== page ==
I spend two hours at the girls’ gym every Thursday night. I know there are other moms out there (Julie, I’m looking at you) who are probably thinking, “Pshaw! Two hours are nothing, talk to me when you’re there four hours a night for four nights a week.”
Anyway, I’m there for two hours each Thursday, watching them practice the skills they know and learn new skills.
O’s class is full of five and six year old girls. While Olivia will be seven in November, she fits into this class really well. She’s a little taller than the other girls in the class but not so much that it’s really all that noticeable.
I stand at the window with all the other parents, waving when Olivia looks up to make sure I’m watching. I stand there and I look for the 5p-. I watch her somersault and walk the beam and dangle from the bar and I realize…she’s pretty much right there on par with the other five and six year olds in the class.
Sure, she’s a little less sure on the beam but I think that’s mostly because of a lack of confidence rather than a lack of ability. She’s much quieter than the other girls but that’s thanks to the selective mutism (or, maybe, just maybe severe shyness that she very likely got from her dear mother) more than the 5p- syndrome. See, I know that verbal ability is very much affected in kids with Cri du Chat but Olivia is spectacularly verbal at home and like any other shy kid, can and will talk when she wants but just stands there and smiles when she doesn’t want to talk.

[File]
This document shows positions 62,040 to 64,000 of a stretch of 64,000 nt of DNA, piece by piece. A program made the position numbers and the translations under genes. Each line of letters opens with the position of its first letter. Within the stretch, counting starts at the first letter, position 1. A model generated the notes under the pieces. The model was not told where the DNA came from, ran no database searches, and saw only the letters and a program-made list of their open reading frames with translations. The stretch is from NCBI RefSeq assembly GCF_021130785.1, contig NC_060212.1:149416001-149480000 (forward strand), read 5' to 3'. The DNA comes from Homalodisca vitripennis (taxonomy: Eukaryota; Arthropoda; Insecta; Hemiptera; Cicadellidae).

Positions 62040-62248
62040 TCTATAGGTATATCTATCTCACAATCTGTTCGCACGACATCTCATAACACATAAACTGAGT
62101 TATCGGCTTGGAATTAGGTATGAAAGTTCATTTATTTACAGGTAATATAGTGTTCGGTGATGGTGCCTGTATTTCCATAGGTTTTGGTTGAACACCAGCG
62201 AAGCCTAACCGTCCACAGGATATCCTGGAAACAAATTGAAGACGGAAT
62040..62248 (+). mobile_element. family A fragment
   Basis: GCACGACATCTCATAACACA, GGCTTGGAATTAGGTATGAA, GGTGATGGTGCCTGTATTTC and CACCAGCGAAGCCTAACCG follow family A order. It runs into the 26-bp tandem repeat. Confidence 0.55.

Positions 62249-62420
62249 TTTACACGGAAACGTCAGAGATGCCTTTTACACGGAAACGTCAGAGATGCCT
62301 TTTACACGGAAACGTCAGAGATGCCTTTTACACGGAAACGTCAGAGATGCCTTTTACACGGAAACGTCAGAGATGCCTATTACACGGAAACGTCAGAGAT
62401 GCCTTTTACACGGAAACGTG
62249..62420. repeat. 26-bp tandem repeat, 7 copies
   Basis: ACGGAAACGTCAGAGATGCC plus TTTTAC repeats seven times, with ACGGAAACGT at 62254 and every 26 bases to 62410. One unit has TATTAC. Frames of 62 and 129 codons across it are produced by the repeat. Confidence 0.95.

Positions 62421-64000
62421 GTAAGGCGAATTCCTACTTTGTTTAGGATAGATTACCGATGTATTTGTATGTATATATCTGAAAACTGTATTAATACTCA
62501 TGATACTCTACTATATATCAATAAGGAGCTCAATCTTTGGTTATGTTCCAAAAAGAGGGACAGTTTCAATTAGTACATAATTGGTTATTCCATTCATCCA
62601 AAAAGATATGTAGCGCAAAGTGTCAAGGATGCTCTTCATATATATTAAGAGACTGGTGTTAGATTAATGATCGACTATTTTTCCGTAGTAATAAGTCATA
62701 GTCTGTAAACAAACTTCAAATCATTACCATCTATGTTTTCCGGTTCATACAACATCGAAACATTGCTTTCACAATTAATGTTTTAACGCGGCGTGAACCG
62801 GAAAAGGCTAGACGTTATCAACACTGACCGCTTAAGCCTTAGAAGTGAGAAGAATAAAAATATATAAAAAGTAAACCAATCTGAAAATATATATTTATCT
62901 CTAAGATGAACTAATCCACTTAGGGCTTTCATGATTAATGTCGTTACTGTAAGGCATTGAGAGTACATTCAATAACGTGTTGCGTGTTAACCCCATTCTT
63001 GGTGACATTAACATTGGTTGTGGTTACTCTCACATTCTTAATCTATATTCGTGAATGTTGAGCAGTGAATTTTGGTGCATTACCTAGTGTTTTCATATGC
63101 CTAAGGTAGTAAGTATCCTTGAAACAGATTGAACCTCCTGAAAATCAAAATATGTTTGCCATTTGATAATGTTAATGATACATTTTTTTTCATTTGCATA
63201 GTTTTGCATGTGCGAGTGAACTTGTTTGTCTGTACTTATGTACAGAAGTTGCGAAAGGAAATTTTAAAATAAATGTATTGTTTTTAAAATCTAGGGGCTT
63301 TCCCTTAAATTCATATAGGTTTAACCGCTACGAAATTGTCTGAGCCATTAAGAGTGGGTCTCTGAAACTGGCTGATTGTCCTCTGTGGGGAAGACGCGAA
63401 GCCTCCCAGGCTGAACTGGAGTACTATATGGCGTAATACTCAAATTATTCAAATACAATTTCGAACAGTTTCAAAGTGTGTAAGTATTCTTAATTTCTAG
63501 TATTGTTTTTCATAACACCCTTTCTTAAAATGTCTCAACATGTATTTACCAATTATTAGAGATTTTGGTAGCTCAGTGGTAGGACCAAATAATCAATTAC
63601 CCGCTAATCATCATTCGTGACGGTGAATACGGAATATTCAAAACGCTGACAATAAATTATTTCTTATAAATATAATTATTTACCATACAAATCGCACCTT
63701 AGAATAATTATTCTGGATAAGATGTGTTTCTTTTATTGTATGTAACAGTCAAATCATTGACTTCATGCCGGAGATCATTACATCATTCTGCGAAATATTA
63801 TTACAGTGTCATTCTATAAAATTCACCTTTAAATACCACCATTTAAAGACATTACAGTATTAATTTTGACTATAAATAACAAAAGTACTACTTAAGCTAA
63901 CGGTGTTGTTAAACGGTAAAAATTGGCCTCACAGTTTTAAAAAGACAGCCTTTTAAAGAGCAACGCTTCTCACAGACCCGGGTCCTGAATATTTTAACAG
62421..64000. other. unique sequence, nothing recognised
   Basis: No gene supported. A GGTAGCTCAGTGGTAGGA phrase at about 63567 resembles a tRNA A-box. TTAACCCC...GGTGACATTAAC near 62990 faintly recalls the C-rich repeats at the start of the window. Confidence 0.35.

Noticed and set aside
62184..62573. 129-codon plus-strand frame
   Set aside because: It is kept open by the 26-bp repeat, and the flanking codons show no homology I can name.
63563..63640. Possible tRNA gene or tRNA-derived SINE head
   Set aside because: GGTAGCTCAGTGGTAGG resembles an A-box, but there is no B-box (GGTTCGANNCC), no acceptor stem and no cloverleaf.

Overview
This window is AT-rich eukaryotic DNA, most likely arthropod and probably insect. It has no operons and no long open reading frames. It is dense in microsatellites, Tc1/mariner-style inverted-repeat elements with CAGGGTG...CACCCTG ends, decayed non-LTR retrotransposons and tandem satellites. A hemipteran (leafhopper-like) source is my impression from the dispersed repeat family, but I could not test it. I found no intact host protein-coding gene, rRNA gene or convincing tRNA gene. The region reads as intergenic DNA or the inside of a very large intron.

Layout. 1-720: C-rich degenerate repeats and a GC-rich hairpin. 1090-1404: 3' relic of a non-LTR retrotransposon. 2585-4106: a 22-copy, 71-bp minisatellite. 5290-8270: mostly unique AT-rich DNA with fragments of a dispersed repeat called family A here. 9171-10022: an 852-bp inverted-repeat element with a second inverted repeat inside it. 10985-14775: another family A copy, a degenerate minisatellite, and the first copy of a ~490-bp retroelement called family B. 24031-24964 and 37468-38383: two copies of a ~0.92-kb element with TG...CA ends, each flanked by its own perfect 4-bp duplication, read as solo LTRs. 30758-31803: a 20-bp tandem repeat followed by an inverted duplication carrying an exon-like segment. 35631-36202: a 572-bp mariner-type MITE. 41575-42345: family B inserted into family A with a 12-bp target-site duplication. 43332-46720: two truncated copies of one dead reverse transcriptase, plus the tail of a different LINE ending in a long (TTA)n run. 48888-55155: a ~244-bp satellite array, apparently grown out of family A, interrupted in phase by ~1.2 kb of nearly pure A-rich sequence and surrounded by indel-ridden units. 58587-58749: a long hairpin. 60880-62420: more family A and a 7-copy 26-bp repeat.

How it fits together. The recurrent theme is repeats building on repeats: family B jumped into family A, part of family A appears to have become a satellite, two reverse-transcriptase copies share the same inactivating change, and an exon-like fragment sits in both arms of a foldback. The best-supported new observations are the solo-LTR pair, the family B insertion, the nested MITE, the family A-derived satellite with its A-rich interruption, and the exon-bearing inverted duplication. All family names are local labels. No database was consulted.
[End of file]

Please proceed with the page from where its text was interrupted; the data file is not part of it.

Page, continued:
It surprises me when I realize that all the other parents watching all the little girls just see seven little girls tumbling and playing and laughing together. They don’t see six typical girls and my special girl. They see these girls and have no idea how far my O has come. They don’t know that she didn’t walk until she was almost two and a half years old. They have no idea that she didn’t crawl until she was seventeen months old. The just see a tallish little girl with blond pigtails running around with her peers.
They have no idea she’s missing part of a chromosome. And even if they did, I feel incredibly lucky that they probably wouldn’t care. They see these beautiful girls, the sweet little kindergarteners and first graders and they, like me, enjoy watching their own kids learning, growing, being social (even without words, O socializes with her gymnastics classmates) and doing something that is fun for them.
For the first time in a long time, I don’t feel the need to tell Olivia’s story to strangers in a waiting room. I don’t feel like I need to explain why she needs a little extra help on the beam because that extra help is so very little that the other parents don’t even notice.
And I’m so, so grateful for that.